Monday, October 20, 2014

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Set Your Limits Before Adding A Credit Card User

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Financial experts say it's important to know both the pros and cons when adding an authorized user to your credit card. NY1's Tara Lynn Wagner filed the following "Money Matters" report.

Just because you opened a credit card doesn’t mean it has to be yours and yours alone. There are certain circumstances where you may wish to add an authorized user.

"Their name appears on the card so they can use the card just like any other credit card," says Janna Herron, a credit card analyst at Bankrate.com.

Most of the benefit of this arrangement goes to the secondary party. Let’s say your spouse had previous money problems, perhaps filed for bankruptcy. Getting their own credit card might be difficult. They could get a secured credit card or you can help pave the road to rebuilding their credit by making them an authorized user.

"Because not only are you going on to a real credit card or to an unsecured credit card but you also get the history of payments associated with the card immediately," explains Herron.

In other words, you’re not just sharing your available credit, you’re sharing the benefits of your good behavior.

This can also be a boost to young people who can only apply for credit if they have an income or a parent who is willing to co-sign. However, Herron warns co-signing means your teen is responsible for paying the debt or the consequences.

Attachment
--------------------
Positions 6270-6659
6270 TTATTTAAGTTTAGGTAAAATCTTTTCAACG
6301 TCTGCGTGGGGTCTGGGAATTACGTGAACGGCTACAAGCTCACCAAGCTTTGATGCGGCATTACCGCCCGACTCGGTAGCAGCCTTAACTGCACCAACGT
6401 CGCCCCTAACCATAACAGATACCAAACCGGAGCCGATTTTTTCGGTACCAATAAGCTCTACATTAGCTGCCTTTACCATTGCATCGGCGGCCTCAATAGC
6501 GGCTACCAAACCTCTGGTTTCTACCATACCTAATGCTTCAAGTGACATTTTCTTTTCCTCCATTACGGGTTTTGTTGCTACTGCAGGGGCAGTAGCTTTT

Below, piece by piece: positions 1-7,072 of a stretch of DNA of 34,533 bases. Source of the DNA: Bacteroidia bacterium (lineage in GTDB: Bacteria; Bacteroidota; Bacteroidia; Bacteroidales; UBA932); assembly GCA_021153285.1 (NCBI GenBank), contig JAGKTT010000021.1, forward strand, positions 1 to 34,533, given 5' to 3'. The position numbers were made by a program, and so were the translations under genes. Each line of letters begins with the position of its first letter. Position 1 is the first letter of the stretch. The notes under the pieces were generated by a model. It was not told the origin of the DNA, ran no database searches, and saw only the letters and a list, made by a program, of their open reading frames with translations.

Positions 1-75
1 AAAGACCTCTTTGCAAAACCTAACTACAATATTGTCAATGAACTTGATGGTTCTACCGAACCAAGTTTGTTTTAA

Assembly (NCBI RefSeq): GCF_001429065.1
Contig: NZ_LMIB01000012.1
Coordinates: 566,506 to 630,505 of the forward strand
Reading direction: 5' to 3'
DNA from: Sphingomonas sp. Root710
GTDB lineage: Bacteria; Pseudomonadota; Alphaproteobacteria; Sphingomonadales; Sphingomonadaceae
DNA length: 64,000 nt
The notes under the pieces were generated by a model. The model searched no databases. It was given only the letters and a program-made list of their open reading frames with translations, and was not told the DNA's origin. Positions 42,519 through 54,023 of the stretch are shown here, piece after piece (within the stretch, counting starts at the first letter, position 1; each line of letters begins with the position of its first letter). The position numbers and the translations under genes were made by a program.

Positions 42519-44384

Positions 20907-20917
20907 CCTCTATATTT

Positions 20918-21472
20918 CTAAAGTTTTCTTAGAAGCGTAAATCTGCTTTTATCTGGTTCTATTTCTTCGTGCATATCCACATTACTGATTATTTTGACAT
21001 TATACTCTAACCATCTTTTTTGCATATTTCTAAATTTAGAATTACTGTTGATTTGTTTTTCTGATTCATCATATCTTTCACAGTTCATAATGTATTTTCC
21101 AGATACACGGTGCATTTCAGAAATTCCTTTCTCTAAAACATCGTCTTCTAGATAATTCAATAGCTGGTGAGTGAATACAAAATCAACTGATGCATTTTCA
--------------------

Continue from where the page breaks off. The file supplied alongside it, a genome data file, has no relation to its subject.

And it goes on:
"If, you know, something happens, the card is charged off and you don't want the creditor going after your child, then you want them to be an authorized user," says Herron.

Of course that means you - as the primary cardholder - will ultimately be on the hook should your authorized user go on a wild spending spree. Herron's advice: Monitor the activity on your card closely and be ready to cut them off if they get out of control.

"If you do see that your spouse or your friend or your son is spending too much money and not really being responsible, you can have them be removed immediately and then you can gain control of the card back," says Herron.

For even more control, Herron recommends finding a card that allows you to set specific limits on how much each authorized user can charge. And keep in mind while authorized users don’t have the power to cancel the card or request additional credit, they can remove themselves from the account at any time.

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